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Why work with men and boys to prevent violence against women and girls?

Violence against women and girls is rooted in widely-accepted gender norms about men’s authority and use of violence to exert control over women. As half the world’s population, effective interventions must engage men in order to address the underlying discriminatory social norms that legitimize male power, control and use of violence (Dunkle and Jewkes 2007).

  • Men and boys who adhere to more rigid views about gender roles and masculinity (such as believing that men need sex more than women do or that men should dominate women, including sexually) are more likely to report having used violence against a partner among other negative outcomes (Courtenay 1998, Pulerwitz and Barker 2008). While studies available and their findings at times vary in different settings, some researchers have found that ideas of male privilege and control have been identified among the top factors predicting the perpetration of violence against women (Jewkes 2002).
  • The social expectations of what men and boys (and women and girls) should and should not do place both women and men at risk of negative outcomes, including violence, sexually transmitted infections and HIV (WHO 2007), as well as grave consequences for women’s sexual and reproductive health in particular (e.g. unwanted and forced pregnancies), among many others.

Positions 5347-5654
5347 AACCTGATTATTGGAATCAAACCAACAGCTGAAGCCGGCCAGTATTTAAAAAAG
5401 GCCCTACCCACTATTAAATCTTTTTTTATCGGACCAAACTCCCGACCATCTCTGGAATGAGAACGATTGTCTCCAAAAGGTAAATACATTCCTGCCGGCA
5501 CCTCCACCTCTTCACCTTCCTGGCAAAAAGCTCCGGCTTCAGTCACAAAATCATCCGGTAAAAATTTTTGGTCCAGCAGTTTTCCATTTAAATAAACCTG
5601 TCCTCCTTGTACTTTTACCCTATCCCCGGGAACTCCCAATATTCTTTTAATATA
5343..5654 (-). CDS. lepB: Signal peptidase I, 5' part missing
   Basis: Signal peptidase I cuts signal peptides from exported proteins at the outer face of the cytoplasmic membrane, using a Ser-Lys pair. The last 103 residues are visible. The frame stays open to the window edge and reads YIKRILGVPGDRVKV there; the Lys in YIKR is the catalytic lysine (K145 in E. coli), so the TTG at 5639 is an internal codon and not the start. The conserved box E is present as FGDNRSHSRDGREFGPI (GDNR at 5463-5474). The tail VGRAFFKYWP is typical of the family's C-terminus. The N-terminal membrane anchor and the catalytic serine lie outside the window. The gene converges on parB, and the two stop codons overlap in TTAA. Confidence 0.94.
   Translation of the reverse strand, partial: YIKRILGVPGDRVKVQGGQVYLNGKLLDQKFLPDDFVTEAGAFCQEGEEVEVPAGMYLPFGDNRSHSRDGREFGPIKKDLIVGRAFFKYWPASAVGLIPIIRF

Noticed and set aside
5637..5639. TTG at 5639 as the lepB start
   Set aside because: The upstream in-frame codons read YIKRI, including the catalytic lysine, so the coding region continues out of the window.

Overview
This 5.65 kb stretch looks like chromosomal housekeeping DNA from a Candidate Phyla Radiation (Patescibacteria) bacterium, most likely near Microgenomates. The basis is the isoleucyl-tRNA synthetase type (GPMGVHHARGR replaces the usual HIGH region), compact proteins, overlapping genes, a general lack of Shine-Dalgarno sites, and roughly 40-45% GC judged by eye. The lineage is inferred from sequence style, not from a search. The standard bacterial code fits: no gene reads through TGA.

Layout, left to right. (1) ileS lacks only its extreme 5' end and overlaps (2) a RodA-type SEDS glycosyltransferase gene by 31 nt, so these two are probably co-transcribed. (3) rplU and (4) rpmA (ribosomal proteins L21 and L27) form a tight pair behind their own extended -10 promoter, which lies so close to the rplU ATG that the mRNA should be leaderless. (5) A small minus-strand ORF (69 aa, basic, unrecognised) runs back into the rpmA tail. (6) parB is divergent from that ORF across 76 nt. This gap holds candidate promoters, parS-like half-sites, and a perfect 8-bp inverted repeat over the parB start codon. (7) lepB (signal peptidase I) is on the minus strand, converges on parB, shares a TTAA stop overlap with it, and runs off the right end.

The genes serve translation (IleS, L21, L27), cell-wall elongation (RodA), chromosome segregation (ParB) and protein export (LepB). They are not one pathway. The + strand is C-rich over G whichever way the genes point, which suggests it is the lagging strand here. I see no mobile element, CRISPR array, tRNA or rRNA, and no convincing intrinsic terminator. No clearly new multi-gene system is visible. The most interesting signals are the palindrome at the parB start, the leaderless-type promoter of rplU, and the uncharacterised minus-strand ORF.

The primary perpetrators of violence against women and girls are men. As such, prevention efforts must engage them (Flood 2008). Many men in society, if provided with information and sensitization about the issue, represent untapped but potentially influential allies in the struggle to end violence against women, within their families, communities and decision-making circles.

  • Men tend to have less knowledge and awareness of the magnitude of violence against women and girls. For example, in Spain, research showed that only 1.2 per cent of men were aware that violence against women and girls was a serious problem (Lorente, Global Symposium 2009).

Men continue to hold the majority of powerful and influential positions in law, politics, finance, the justice and security sectors, business and the media. They determine policy and legislative priorities, as well as public budgets. In many countries, the frontline institutions charged with responding to violence against women, are male-dominated (e.g. the police, health and legal professions, the judiciary, etc.).

Men are increasingly getting involved and have positive roles to play in addressing violence against women and girls. Men are publicly challenging the beliefs, values and social norms that condone gender inequality and violence; and are encouraging alternative ideas of manhood among their peers and in society that favour non-violence and justice between the sexes (Flood 2008). The MenEngage alliance, for example, comprises over 400 organizations from around the world that work with men and boys to promote gender equality and end violence against women and girls.

The emerging evidence-base shows that prevention approaches that engage men and boys work! Findings available are showing that appropriate interventions can change men’s attitudes towards women, equality and the use of violence.